[3]   Child Trends Databank. (2015, December). Family structure. Retrieved September 23, 2016, from
childtrends.org/?indicators=family-structure
 
[4]   Yang, F., Tan, K.-A., & Cheng, W. J. Y. (2013). The effects of connectedness on health-promoting and health-compromising behaviors in adolescents: Evidence from a statewide survey. The Journal of Primary Prevention, 35(1), 33-46.
doi.org/10.1007/s10935-013-0327-y
 
[5]   Ackard, D. M., Neumark-Sztainer, D., Story, M., & Perry, C. (2006). Parent-child connectedness and behavioral and emotional health among adolescents. American Journal of Preventive Medicine, 30(1), 59-66.
doi.org/10.1016/j.amepre.2005.09.013
 
[6]   Child and Adolescent Health Measurement Initiative. (n.d.). Data query from the 2011/12 National Survey of Children's Health: Parental stress. Retrieved September 23, 2016, from
childhealthdata.org/browse/survey/results?q=2259&r=1
 
[7]   Bandy, T., & Moore, K. A. (2008, August). The parent-child relationship: A family strength. Child Trends Fact Sheet. Retrieved September 23, 2016, from
childtrends.org/?publications=the-parent-child-relationship-a-fam
ily-strength

 
[8]   Child and Adolescent Health Measurement Initiative. (n.d.). Data query from the 2011/12 National Survey of Children's Health: Parent and child share ideas. Retrieved September 23, 2016, from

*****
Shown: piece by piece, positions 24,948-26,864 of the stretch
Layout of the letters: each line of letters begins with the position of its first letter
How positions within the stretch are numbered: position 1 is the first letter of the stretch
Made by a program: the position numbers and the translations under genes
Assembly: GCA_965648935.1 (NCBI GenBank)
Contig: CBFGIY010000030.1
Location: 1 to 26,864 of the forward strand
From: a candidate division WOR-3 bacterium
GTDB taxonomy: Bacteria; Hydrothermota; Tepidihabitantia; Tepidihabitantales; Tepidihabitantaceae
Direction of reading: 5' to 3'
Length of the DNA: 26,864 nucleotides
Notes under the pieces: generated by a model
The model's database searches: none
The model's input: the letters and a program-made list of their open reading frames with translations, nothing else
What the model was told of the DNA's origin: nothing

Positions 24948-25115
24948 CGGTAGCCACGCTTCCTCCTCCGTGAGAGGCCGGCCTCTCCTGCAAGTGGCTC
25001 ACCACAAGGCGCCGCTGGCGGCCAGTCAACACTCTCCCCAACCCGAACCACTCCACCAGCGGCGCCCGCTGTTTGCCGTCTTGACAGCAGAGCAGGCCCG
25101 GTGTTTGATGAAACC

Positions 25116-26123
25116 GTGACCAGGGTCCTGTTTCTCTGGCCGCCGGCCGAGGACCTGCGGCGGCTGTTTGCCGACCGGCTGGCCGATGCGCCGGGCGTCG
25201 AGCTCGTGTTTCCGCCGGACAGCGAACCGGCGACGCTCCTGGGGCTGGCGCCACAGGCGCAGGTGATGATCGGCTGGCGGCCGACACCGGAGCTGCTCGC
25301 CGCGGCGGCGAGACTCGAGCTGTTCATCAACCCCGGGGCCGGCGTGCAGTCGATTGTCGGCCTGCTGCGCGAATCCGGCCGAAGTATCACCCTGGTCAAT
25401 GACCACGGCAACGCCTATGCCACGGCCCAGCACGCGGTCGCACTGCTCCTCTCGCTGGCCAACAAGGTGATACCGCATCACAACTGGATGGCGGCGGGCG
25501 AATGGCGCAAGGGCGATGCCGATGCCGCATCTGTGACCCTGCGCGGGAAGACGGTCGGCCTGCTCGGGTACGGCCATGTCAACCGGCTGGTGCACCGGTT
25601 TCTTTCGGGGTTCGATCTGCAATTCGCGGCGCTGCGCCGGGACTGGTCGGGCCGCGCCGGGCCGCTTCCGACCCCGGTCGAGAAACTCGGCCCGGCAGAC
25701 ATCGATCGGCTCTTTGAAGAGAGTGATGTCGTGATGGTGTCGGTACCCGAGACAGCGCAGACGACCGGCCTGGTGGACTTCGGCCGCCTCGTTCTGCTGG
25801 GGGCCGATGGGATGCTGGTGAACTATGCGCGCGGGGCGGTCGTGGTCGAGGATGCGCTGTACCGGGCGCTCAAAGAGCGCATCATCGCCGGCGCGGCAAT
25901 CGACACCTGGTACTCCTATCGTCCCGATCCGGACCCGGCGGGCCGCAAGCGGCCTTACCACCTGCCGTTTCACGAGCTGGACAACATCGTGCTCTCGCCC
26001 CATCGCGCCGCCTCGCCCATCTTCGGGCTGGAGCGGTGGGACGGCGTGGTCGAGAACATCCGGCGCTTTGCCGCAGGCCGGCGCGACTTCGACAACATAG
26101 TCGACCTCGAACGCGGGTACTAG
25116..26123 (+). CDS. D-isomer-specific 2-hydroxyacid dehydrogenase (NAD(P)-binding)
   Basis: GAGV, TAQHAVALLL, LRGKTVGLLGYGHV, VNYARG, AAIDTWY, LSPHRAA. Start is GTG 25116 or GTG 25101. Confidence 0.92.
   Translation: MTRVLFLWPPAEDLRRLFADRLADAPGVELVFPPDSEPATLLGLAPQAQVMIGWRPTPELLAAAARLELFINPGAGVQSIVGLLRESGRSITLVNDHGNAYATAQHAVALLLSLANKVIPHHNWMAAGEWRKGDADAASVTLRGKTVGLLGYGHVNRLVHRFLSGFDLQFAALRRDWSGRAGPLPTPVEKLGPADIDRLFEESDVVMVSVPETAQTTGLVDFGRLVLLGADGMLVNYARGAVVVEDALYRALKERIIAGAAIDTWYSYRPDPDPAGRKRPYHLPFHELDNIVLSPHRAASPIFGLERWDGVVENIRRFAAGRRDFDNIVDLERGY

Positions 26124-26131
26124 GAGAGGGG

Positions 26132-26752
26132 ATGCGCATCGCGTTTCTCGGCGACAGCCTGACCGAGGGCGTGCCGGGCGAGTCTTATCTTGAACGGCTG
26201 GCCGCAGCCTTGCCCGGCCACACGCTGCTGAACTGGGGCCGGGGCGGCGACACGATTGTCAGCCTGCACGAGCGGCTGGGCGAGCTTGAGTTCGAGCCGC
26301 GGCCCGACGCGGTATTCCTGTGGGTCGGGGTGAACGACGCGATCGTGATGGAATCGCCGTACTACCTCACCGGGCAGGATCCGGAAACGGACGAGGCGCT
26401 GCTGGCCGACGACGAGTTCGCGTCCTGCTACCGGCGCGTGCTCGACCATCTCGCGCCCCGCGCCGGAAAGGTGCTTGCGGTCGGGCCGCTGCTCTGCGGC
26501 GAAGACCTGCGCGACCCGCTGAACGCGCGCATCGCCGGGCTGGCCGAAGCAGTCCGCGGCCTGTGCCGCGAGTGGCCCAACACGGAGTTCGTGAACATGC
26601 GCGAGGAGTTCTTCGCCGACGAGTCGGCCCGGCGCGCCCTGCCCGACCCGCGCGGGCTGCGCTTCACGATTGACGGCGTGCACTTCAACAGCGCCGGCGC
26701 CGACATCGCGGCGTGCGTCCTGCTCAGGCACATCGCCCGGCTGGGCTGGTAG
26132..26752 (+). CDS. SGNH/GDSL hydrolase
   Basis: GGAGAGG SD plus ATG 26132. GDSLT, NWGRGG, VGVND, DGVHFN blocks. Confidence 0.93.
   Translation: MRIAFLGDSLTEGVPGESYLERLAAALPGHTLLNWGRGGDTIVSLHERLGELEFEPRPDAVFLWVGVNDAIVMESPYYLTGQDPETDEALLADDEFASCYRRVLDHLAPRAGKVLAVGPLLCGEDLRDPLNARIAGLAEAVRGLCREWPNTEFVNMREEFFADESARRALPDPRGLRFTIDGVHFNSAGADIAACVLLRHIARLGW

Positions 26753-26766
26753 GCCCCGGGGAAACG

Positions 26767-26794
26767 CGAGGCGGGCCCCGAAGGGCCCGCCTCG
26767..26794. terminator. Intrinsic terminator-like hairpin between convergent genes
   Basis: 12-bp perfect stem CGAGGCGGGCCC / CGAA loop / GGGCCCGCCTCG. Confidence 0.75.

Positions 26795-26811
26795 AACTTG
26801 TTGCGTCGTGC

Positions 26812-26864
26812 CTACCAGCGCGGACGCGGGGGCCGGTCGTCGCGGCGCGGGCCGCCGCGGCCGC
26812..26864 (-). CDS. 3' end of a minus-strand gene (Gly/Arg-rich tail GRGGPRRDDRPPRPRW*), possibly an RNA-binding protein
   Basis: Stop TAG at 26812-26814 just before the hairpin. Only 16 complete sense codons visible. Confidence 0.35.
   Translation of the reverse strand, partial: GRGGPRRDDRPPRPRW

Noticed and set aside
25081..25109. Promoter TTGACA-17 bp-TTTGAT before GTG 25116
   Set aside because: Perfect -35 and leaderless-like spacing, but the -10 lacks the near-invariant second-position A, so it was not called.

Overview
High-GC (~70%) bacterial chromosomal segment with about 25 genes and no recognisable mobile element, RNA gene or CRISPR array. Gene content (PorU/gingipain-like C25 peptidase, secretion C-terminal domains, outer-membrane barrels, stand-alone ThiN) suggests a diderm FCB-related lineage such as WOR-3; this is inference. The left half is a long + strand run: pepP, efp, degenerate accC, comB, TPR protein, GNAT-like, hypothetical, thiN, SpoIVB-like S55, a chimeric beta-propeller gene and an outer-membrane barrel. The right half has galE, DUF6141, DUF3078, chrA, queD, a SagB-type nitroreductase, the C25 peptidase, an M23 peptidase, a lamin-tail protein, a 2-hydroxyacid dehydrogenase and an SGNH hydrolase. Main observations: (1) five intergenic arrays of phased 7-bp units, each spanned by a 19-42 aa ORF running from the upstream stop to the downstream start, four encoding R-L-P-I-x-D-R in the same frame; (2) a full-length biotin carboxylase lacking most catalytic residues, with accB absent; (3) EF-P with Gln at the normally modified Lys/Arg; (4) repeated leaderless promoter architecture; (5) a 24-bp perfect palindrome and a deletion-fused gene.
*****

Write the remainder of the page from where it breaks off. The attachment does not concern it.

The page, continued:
childhealthdata.org/browse/survey/results?q=2353&r=1
 
[9]   Albert, B. (2012). With one voice 2012: America's adults and teens sound off about teen pregnancy. Retrieved September 23, 2016, from
thenationalcampaign.org/resource/one-voice-2012
 
[10]   Child Trends. (2013, September). Parental involvement in schools. Retrieved September 23, 2016, from
childtrends.org/?indicators=parental-involvement-in-schools
 
[11]   Child Trends. (2013, May). Family meals. Retrieved September 23, 2016, from
childtrends.org/?indicators=family-meals
 
[12]   Child and Adolescent Health Measurement Initiative. (n.d.). Data query from the 2011/12 National Survey of Children's Health: Indicator 6.8: Family eats meals together. Retrieved September 23, 2016, from
childhealthdata.org/browse/survey/results?q=2291&r=1&g=448
 
[13]   Jones, J., & Mosher, W. D. (2013, December 20). Fathers' involvement with their children: United States, 2006-2010. National Health Statistics Reports Number 71. Retrieved September 23, 2016, from
cdc.gov/nchs/data/nhsr/nhsr071.pdf